X-rays, first used clinically in the late 1890s, could be a leading-edge diagnostic tool for COVID-19 patients with the help of artificial intelligence, according to a team of researchers in Brazil who taught a computer program, through various machine learning methods, to detect COVID-19 in chest x-rays with 95.6% to 98.5% accuracy. They published their results in IEEE/CAA Journal of Automatica Sinica.
The researchers have previously focused on detecting and classifying lung pathologies, such as fibrosis, emphysema and lung nodules, through medical imaging. Common symptoms presented by suspected COVID-19 infections include respiratory distress, cough and, in more aggressive cases, pneumonia—all visible via medical imaging such as CT scans or x-rays.
“When the COVID-19 pandemic arose, we agreed to put our expertise to use to help deal with this new global problem,” says corresponding author Victor Hugo C. de Albuquerque, a researcher in the Laboratory of Image Processing, Signals, and Applied Computing and with the Universidade de Fortaleza.
Many medical facilities have both an inadequate number of tests and lengthy processing times, Albuquerque says, so the research team focused on improving a tool that is readily available at every hospital and already frequently used in diagnosing COVID-19: x-ray devices.
“We decided to investigate if a COVID-19 infection could be automatically detected using x-ray images,” Albuquerque says, noting that most x-ray images are available within minutes, compared to the days required for swab or saliva diagnostic tests.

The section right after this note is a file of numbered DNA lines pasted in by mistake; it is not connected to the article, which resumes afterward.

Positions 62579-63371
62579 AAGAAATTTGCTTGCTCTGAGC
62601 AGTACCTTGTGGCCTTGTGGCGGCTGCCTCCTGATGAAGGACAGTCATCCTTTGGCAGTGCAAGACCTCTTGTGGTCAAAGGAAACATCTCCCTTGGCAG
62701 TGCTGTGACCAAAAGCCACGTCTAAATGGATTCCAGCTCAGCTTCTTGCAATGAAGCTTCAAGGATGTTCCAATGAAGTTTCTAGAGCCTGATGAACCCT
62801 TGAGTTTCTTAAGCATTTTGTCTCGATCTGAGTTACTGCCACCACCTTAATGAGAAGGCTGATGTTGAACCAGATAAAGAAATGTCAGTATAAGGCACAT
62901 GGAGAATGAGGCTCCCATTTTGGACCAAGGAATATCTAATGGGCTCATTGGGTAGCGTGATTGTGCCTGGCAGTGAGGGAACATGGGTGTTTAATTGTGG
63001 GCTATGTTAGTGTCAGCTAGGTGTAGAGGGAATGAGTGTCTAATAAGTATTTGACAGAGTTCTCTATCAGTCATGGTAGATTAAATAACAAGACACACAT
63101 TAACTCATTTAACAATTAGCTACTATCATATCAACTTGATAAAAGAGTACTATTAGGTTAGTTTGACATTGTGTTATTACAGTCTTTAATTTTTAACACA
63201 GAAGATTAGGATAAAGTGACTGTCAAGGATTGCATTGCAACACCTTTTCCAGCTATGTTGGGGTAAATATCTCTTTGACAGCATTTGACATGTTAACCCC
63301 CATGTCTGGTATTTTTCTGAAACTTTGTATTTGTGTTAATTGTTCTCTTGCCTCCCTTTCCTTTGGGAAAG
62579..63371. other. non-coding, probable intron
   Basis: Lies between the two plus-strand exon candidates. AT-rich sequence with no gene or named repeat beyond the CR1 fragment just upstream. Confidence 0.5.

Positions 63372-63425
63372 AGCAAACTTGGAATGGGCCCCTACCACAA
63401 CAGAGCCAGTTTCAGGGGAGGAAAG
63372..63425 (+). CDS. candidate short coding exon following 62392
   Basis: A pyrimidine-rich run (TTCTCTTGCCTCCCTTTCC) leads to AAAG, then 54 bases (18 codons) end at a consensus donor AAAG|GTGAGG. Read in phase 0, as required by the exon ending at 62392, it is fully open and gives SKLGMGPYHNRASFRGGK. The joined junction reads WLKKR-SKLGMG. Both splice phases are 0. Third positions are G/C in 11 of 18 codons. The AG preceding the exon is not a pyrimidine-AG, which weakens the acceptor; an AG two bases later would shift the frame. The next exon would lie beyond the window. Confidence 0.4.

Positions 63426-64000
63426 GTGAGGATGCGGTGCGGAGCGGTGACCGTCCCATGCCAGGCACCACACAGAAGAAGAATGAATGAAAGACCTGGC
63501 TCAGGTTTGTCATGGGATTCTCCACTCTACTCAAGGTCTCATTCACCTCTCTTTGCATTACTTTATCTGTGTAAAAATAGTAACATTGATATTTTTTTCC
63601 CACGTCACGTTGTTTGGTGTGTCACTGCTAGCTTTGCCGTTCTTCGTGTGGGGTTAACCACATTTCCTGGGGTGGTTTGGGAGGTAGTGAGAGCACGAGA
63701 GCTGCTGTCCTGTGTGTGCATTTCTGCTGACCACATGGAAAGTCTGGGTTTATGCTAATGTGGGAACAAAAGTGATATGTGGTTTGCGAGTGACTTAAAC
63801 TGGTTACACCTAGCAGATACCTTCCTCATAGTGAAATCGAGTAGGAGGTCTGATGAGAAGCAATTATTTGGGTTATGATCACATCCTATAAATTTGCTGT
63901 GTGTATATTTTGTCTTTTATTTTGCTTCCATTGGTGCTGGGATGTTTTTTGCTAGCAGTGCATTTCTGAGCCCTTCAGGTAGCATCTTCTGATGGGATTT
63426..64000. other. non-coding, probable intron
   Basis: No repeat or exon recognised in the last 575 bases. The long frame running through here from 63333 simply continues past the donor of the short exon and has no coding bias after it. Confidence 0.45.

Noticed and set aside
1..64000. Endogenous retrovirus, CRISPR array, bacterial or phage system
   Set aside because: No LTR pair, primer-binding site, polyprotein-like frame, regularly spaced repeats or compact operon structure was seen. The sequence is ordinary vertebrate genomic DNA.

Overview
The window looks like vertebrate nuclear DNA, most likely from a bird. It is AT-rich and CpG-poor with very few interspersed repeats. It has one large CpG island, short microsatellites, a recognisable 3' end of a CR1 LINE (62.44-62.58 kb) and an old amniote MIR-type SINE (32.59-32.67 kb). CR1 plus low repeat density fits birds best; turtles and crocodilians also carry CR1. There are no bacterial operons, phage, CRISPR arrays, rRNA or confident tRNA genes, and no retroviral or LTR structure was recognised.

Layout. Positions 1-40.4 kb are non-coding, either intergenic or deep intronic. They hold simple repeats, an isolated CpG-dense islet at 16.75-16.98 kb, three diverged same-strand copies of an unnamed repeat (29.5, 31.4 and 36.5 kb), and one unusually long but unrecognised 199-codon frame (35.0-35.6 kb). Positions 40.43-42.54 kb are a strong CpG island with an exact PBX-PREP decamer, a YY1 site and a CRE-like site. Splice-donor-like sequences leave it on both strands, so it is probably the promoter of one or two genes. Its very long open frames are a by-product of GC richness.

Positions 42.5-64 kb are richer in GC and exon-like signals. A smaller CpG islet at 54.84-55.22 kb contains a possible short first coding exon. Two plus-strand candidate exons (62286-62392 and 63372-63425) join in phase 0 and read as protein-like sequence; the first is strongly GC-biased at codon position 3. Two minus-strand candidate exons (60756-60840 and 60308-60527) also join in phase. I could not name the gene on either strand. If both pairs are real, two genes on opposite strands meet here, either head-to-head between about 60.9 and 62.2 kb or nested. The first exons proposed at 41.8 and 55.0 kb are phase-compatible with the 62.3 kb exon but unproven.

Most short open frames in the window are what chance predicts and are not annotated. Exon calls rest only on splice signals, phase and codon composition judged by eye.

However, the researchers found a lack of publicly available chest x-rays to train their artificial intelligence model to automatically identify the lungs of COVID-19 patients. They had just 194 COVID-19 x-rays and 194 healthy x-rays, while it usually takes thousands of images to thoroughly teach a model to detect and classify a particular target.
To compensate, they took a model trained on a large dataset of other x-ray images and trained it to use the same methods to detect lungs likely infected with COVID-19. They used several different machine learning methods, two of which resulted in a 95.6% and a 98.5% accuracy rating, respectively.
“Since x-rays are very fast and cheap, they can help to triage patients in places where the health care system has collapsed or in places that are far from major centers with access to more complex technologies,” Albuquerque says. “This approach to detect and classify medical images automatically can assist doctors in identifying, measuring the severity and classifying the disease.”
Next, Albuquerque says, the researchers plan to continue testing their method with larger datasets as they become available, with the ultimate goal of developing a free online platform for medical image classification.